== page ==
As result data I define a new calculated field called CLASSIFICATION which is calculated in a decision table POSITIONS_DT:
This decision table can be defined arbitrarily, f.e. as follows.
As result HANA decision table is generated from the BRFplus decision table having the HANA Calculation View as datasource:
In fact you can also define different input parameters for the decison table that can be used in the column expression but are not passed through into the view.
So let me summarize:
- The DDBV object is the link to a HANA artifact (f.e. a Calculation View) that is on a remote HANA DB (think of a schema of BW on HANA system perhaps containing data even from non-SAP systems) or ABAP on HANA Systems (of course having HANA as primary persistence).
- The decision table working on the view is optional. It is generated from a BRFplus decision table but the expressiveness is limited since you can’t use all
expressions (think of custom defined ABAP formulas for example). Unfortunately the supported features doesn’t seem to be documented so you have to try it out.
- Usually the data are consumed using an ordinary DB Lookup expression in BRFplus. But since you know the HANA artifact you can call them directly using ADBC for example or tie them to a ALV on HANA grid for further analysis.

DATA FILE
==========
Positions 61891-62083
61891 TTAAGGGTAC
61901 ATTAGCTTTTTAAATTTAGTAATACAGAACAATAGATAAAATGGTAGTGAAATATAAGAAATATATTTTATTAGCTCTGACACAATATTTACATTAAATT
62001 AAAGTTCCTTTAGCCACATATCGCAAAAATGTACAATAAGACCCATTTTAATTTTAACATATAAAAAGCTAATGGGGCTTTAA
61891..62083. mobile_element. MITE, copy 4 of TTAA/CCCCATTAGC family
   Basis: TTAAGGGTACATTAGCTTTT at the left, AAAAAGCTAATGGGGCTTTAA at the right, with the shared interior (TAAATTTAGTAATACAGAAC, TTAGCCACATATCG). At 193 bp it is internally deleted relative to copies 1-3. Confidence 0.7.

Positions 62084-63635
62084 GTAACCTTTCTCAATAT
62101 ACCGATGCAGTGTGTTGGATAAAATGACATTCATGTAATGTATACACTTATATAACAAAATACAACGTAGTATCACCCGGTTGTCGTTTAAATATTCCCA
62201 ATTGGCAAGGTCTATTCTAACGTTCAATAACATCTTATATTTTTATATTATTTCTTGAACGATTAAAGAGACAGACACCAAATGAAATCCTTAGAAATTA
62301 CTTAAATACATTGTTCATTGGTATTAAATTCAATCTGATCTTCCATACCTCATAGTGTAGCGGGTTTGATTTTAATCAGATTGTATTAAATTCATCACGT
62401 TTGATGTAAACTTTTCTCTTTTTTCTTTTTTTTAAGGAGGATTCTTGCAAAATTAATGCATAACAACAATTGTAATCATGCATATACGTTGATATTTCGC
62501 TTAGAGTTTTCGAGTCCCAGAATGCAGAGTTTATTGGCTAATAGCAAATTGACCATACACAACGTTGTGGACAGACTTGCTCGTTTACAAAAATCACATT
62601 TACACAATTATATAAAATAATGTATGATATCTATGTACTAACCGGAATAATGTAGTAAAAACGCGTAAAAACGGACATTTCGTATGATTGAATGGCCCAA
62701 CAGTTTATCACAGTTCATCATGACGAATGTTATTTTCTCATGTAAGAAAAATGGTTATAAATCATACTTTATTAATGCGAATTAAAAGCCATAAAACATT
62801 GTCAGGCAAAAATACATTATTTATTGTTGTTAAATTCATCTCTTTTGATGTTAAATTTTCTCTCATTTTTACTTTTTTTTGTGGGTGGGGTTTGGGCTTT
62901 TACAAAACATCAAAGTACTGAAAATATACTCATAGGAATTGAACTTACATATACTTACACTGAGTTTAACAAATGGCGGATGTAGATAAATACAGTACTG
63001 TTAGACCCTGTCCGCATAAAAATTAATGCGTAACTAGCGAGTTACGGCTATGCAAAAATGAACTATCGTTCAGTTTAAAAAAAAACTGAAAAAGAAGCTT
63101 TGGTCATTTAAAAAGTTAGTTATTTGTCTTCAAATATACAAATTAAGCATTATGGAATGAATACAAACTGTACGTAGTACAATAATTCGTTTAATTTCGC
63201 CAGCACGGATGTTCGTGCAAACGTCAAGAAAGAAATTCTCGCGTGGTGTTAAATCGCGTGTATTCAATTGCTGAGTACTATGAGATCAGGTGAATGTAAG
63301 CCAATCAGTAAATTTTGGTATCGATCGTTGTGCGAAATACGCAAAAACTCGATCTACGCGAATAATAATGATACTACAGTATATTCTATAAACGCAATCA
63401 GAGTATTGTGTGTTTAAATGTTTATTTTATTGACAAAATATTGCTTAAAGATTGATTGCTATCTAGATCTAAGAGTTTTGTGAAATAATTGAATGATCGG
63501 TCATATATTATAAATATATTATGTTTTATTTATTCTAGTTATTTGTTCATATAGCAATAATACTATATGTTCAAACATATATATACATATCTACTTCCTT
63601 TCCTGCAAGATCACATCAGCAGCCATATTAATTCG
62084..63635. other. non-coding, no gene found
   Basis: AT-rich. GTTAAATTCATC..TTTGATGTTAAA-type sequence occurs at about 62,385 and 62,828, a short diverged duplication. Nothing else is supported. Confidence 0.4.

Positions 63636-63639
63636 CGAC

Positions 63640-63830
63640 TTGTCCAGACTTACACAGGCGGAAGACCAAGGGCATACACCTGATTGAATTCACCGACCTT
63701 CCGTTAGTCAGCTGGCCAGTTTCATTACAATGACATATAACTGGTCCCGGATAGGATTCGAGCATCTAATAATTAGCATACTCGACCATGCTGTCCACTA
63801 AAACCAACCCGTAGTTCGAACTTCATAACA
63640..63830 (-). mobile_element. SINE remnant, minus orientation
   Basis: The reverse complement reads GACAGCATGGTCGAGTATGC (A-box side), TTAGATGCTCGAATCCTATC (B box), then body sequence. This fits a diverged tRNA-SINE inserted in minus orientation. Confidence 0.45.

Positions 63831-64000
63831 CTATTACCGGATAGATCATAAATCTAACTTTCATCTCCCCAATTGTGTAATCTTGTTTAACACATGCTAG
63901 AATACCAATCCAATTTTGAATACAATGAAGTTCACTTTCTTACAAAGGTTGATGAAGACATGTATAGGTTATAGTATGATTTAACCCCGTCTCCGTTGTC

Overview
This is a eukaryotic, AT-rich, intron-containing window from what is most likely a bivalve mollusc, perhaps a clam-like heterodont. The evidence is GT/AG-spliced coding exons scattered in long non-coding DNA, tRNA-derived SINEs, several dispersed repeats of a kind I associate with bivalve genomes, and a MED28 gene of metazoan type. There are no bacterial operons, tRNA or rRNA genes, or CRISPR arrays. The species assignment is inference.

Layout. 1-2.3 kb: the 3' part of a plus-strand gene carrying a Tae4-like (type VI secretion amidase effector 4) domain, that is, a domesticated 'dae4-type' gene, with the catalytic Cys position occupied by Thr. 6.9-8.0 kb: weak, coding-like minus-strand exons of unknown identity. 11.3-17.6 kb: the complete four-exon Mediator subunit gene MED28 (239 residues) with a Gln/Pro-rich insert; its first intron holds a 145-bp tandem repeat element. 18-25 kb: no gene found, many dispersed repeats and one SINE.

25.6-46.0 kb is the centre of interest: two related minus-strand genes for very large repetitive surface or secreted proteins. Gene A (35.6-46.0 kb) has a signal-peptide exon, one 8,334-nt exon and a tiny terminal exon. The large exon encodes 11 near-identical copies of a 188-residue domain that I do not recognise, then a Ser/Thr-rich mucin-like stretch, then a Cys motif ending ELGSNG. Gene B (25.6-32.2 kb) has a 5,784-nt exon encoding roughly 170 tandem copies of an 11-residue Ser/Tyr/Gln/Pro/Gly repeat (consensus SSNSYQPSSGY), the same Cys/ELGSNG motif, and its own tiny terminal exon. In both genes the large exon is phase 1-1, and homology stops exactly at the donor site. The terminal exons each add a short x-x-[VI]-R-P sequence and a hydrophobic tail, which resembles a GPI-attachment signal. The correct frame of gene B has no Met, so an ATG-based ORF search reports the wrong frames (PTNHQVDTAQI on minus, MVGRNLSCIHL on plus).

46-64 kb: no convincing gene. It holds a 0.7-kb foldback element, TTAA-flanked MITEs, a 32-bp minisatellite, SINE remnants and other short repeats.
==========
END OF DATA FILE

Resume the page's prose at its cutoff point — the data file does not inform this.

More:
The Main Challenge: View Building
As I told before, decision tables work on relational data and due to normalization they are spread over many database tables. So the main challenge is view building to create the input data for a decision table.
Since DDBV supports HANA artifacts (working on a single ABAP table is often not realistic) HANA development is necessary and so are HANA artifacts that can be transported using CTS+. So you can start implementing this scenario but from my point of view it is not that comfortable as it could be. But here my opinion is very simple: If you can solve pain points with HANA development then you should definitely do this and start creating HANA views.
For the sake of completeness I will mention another option: in scenarios where BW and HANA is involved you can generate HANA views from DSO: this is described in the HANA development guide. Please remark that this is possible when you are using an Enterprise BW but it should work also when working with an Embedded BW on operational data.
SAP’s “Secret” Weapon: Core Data Services
Since decision management is about making decisions based on operational data IMHO a plain ABAP approach would be best. Above mention DSO should be avoided unless you don’t have good reasons to do.